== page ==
...There was no time for grief and mourning.... This is the time in America that I and other members of my generation experienced and remember best, the time when the war was over and people wanted to get on with their lives, and did not talk about the war much, or at all.
It's obvious Brokaw's efforts to present these memories have been a great service to the country and those who toiled so valiantly to guide it through the turbulence of the Great Depression and World War II. (Nicholas Sinisi)

Nicholas Sinisi is the Barnes & History editor.

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Product Details

Random House Publishing Group
Publication date:
Edition description:
1 ED
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Product dimensions:
8.29(w) x 10.27(h) x 1.02(d)

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From Part II: The War in Europe

At the beginning of the twenty-first century, Europe is a stable, economically prosperous continent where the political and financial communities are engaged in historic cooperation. Six decades ago, however, less than an American lifetime, Europe was deeply divided by Fascist ambitions, ruthless military aggression, and fanatical political allegiance. Poland was the first country to fall, prompting Great Britain and France to declare war on Germany but without rushing to Poland's side.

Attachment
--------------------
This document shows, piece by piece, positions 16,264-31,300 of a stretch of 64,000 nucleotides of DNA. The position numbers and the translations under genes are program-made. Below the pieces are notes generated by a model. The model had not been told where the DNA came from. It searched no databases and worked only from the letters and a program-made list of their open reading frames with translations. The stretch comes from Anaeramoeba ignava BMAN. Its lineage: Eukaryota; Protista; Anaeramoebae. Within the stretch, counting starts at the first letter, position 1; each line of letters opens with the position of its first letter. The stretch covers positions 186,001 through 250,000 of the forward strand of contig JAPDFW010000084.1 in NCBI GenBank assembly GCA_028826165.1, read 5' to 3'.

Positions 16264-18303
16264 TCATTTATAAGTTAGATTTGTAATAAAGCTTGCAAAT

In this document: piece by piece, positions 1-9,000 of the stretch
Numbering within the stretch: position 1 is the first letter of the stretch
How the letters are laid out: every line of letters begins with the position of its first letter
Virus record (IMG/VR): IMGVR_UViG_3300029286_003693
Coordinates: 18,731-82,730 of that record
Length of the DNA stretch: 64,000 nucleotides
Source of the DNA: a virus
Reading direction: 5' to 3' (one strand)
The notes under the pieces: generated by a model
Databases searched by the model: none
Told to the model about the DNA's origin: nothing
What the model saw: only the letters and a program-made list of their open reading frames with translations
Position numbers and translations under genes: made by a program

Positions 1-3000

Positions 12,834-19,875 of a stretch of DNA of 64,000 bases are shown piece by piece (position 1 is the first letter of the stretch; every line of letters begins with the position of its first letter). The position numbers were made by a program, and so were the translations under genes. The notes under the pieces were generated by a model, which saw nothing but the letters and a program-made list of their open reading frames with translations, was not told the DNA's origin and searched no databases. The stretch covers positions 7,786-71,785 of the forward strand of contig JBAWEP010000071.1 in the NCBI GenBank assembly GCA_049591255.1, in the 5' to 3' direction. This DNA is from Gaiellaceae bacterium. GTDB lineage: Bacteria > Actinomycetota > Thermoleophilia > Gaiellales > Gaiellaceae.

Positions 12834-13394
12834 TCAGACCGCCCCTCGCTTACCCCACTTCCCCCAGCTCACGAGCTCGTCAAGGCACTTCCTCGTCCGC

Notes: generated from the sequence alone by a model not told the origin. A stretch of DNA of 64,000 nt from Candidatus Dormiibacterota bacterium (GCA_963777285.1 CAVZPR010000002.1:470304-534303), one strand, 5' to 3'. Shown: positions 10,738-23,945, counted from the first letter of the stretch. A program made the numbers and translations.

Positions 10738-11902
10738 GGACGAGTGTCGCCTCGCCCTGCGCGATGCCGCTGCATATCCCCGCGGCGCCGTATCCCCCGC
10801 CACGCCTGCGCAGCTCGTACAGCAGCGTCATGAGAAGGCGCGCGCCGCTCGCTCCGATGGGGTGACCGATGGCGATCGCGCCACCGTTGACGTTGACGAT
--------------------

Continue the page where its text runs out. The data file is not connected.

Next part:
In 1939 and 1940 Finland fell to the Soviets, who needed a buffer against Germany's voracious appetite. Germany in turn invaded Norway and Denmark. British and French troops joined Norwegian troops in a stiff initial fight, but the Allies were forced to withdraw by Hitler's pressures on their own countries.

In the spring of 1940, when Germany was making its lightning strikes into the Netherlands, Belgium, and Luxembourg, the Nazis had 2.2 million troops in uniform, nine motorized divisions, and ten panzer divisions protected by 3,500 combat aircraft. The Allies–France, Great Britain, and the lowland countries–actually had more men in uniform, more tanks, and more than 1,400 combat aircraft. But they had no common defense strategy and no unified political will.